SL10335: Mormonism and Radical Politics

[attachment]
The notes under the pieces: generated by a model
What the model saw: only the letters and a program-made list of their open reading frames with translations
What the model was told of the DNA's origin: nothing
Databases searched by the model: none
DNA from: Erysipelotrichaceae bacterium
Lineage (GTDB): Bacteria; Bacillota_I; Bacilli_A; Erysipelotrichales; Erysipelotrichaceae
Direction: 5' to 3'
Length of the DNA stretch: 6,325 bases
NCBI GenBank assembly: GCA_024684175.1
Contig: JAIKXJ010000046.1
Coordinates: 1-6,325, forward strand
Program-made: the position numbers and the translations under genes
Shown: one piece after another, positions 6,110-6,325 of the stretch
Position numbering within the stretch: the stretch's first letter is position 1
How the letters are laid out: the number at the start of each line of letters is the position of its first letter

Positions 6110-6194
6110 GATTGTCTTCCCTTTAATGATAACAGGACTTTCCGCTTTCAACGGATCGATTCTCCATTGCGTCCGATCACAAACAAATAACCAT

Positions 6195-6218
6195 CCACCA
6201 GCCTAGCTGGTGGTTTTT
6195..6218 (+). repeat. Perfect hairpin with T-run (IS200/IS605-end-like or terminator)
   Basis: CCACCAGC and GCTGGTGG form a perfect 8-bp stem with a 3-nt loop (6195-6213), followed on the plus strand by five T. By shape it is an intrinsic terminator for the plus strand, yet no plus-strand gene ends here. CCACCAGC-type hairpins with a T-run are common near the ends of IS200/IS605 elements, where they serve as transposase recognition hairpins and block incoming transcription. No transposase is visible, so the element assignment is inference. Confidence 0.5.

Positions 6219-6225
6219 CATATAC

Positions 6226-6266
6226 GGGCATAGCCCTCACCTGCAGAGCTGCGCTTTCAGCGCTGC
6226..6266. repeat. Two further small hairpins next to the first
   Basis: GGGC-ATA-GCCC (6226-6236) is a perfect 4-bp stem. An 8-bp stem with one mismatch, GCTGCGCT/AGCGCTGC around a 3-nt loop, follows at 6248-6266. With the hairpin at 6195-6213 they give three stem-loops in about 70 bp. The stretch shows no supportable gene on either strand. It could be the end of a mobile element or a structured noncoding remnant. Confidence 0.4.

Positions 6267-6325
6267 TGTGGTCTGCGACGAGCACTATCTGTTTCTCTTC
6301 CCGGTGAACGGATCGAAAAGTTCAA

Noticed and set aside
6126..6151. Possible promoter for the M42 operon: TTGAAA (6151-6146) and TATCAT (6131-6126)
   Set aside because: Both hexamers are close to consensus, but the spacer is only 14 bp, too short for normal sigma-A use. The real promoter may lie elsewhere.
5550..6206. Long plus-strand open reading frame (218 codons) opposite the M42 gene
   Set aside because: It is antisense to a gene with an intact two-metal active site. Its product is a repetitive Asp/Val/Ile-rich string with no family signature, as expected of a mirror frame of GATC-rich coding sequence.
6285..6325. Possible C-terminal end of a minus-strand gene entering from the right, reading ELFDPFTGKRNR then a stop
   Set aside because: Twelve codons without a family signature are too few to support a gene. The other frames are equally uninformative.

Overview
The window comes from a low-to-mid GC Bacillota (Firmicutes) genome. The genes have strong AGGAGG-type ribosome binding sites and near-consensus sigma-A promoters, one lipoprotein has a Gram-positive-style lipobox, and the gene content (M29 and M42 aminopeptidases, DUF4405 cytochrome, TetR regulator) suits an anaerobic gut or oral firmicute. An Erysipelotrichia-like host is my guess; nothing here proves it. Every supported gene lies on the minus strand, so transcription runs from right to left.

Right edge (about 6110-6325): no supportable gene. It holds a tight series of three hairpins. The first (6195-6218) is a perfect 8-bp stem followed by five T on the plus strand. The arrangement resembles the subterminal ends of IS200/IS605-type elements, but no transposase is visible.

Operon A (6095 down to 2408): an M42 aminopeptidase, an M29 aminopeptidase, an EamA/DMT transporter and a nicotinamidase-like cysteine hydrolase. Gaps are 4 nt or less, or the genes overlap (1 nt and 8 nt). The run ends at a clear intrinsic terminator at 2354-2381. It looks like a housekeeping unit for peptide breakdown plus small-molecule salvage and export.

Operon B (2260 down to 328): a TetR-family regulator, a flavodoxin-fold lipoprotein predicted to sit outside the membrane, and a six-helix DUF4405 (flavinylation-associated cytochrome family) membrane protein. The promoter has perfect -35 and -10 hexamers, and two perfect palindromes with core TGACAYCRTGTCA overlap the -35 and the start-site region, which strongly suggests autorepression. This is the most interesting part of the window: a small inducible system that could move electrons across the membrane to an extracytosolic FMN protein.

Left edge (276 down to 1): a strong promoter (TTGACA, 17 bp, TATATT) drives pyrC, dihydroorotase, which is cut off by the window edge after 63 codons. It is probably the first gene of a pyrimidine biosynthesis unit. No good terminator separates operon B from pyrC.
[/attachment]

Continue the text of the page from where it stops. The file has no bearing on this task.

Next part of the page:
”The Relevance of Tolstoyans for Contemporary Latter-day Saints.” Tolstoyans adhered to Russian literary genius Leo Tolstoy’s philosophy of truth and brotherly love based on complete non-violence, vegetarianism, communal living, and a code of ethics that included abstaining from alcohol, tobacco, and foul language. The Church of Jesus Christ of Latter-day Saints and Tolstoyans are similar in that both groups have histories of oppression, resilience, and a love for peace, music, and community. “The Mormon Mother and Subsistence Eco-feminism” For many women, the tension between Mormonism and feminism feels like a battle between a paycheck and a family: feminists tell us to take our place as equals with men while Mormon leaders instruct us to be wives and mothers, contending that ‘career women’ lead unfulfilling lives, repress their ability to nurture and overlook meaningful relationships. I believe Mormonism’s emphasis on traditional women’s roles is useful in a radical critique of patriarchy. A true focus on maternal nurturing demands rejection of exploitative capitalism, warfare, environmental destruction, and obedience to male, high-status leaders. “Kinship Structures.” The tradition of universal kinship in Mormon thought constitutes a powerful and relatively untapped form of transnational Alternative Civil Society that can resist state efforts to separate us by ethnicity, class, or nationality. This is not automatic: it requires a re-shaping and an elaboration (a “magnification”) of Mormon doctrines of genealogy, universal divine descent, and fundamental human equality. Though genealogy might suggest an exclusivity of family ties, understanding it in the context of Mormon doctrines of universal siblinghood provides a useful and flexible toolbox of concepts for egalitarian revolution. “Plotino Constantino Rhodakanaty and the beginnings of Mexican Mormonism.” Little is known about Dr. Plotino Constantino Rhodakanaty’s early years and virtually nothing of his life after 14 May 1886 when he vanished. However, his influence in the Mexican socialist and anarchist tradition and his influence in bringing the restored gospel of The Church of Jesus Christ of Latter-day Saints to Mexico are of great interest to many. This paper discusses Rhodakanaty’s marriage and his son, Nefi, as well as his relationship with Meltion Gonzalez Trejo, John Taylor, and L. A. Bertand in Paris, France, and what might have happened to Rhodakanaty after 1886.